Timothy Peck 6 min read 11th Grade, 12th Grade, School Spotlight

What is Duke University Known For?

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What’s Duke known for? Basketball, obviously. Duke University is also known as one of the younger prestigious research universities in the country. Unlike colleges like Harvard, Yale, and Princeton, which were founded in the 1600 and 1700s, Duke was established in 1838 as Trinity College and only became known as Duke University in 1924. 

 

Today, the school has a reputation for its competitive admissions, excellent academics, championship-level athletics, and global presence—and is known as one of the finest institutions in the South, if not the country. 

 

Overview of Duke University Admission

 

Location: Durham, NC

Undergrad Enrollment: 6,600

Acceptance Rate: 7.7%

Middle 50% SAT: 1500-1570

Middle 50% ACT: 34-35

 

While Duke is consistently ranked in the top 15 universities, it’s often thought of as a “safe target” school for students hoping to gain admission into a higher-profile Ivy League school. That said, Duke does allegedly use yield protection, a practice in which colleges reject or waitlist excellent candidates they believe will get accepted at more prestigious institutions. Despite this, it doesn’t use yield protection as rigorously as similarly positioned schools, such as Washington University St. Louis. 

 

Because Duke is often seen as a “safe target” school, it does place particular emphasis on its 150-word “Why Duke” essay. It also places more value on admissions interviews than other institutions—its weight at Duke is about 10% compared to 3-4% at other colleges. 

 

Unique Aspects of Duke

 

What is Duke University known for? Its academic philosophy encourages interdisciplinary scholarship outside of the classroom. For that reason, Duke provides a rich atmosphere for students to explore the world around them, from academics to athletics to art. 

 

Academics

 

Duke is divided into two undergraduate schools: the Trinity College of Arts & Sciences and the Pratt School of Engineering. About 80% of Duke undergraduates are enrolled in the Trinity College of Arts & Sciences and the other 20% are part of the Pratt School of Engineering.

 

Every Duke student takes classes at the Trinity College of Arts & Sciences—it is the core of a Duke education. Through these courses, students learn to balance tradition with innovation, think critically, look at issues from different perspectives, analyze thoughtfully, and communicate effectively—all skills that transcend academic fields and career paths.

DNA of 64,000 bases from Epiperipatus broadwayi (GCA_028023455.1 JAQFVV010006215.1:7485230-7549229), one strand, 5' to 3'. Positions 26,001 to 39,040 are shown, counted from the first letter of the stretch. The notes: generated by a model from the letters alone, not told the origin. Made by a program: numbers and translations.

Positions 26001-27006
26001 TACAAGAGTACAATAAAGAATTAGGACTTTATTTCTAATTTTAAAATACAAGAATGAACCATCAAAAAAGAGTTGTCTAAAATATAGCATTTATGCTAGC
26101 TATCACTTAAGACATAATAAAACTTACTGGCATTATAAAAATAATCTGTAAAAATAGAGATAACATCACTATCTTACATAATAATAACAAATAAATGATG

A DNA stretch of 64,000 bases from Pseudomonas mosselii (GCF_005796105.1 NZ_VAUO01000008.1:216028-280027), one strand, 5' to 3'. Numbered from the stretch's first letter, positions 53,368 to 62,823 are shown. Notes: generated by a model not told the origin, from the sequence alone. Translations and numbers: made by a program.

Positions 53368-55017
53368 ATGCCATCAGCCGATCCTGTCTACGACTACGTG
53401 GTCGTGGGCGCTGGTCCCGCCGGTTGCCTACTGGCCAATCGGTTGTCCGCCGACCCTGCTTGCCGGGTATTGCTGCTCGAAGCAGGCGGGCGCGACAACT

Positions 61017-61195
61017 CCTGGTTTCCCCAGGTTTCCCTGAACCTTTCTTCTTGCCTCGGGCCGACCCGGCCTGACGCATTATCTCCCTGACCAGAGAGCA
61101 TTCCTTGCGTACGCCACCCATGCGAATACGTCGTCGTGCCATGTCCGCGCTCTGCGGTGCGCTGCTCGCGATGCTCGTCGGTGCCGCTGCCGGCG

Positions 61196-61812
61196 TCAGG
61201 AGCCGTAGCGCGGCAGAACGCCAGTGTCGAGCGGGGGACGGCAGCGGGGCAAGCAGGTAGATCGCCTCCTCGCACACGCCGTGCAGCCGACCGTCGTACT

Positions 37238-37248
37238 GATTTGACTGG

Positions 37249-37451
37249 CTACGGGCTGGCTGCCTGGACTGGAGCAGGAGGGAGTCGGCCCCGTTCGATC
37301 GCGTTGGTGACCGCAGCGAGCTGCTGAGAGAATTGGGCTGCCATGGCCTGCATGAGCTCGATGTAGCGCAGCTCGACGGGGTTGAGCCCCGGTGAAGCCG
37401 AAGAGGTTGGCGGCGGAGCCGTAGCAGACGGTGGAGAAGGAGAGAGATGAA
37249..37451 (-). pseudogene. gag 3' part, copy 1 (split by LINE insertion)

Duke University offers 53 majors, 52 minors, and 23 certificates—majors cover a broad spectrum of interests ranging from African & African American Studies to Visual Arts. About 20% of Duke undergraduates pursue a double major; however, double majors between Trinity College of Arts & Sciences and the Pratt School of Engineering are uncommon. 

 

The Pratt School of Engineering’s 4+1 program is a popular option for undergraduates. The 4+1 program allows engineering students to complete a bachelor’s degree and a master’s degree in as little as five years total. The program is available for every master’s program offered by Pratt.

 

Program II is unique to Duke. Program II is not a typical major; rather, it’s an individualized degree path that allows students to explore a specific area of scholarship—often this is an area of interdisciplinary or emerging knowledge not available in existing majors. Students work with a committee to develop coursework that culminates in either a bachelor of science or a bachelor of arts degree.

 

Extracurriculars

 

What is Duke known for? Basketball! The Blue Devils are one of the most celebrated and winningest basketball teams in the country—they have won five national championships and appeared in 11 championship games. Famous Duke basketball players who have gone onto illustrious NBA careers include:

 

  • Kyrie Irving 
  • JJ Reddick 
  • Elton Brand 
  • Grant Hill
  • Jay Williams 
  • Marvin Bagley 
  • Seth Curry 
  • RJ Barrett 
  • Brandon Ingram 
  • Shane Battier 

 

While Duke’s men’s basketball team steals the spotlight, their women’s golf team also has a history of success. They won their 7th NCAA championship in 2019 and have sent numerous students to play in the LPGA

 

Greek life plays a large role on campus at Duke as well, with about 2,000 students (one-third of all undergraduates) joining a fraternity or sorority. The school’s 24 fraternities and 18 sororities are important contributors to the college’s social scene. 

 

There are plenty of opportunities outside of academics and athletics at Duke. The school is home to more than 400 student clubs and organizations. Some favorites include:

 

  • Hoof ‘n’ Horn: One of Duke’s oldest groups (dating back to 1936), this musical theatre group puts on three mainstage and multiple cabaret-style productions every year.
  • Duke Diya: This student-led organization promotes South Asian culture through social, cultural, and political service.
  • Sabrosura: Duke’s student-run, student-choreographed, and student-developed Latin dance group. 
  • Adopt-a-Grandparent: Students participate in a wide variety of activities with the elderly at Durham Nursing & Rehabilitation Center. 
  • The Archive: Duke’s undergraduate literary magazine which dates back to 1887.

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Traditions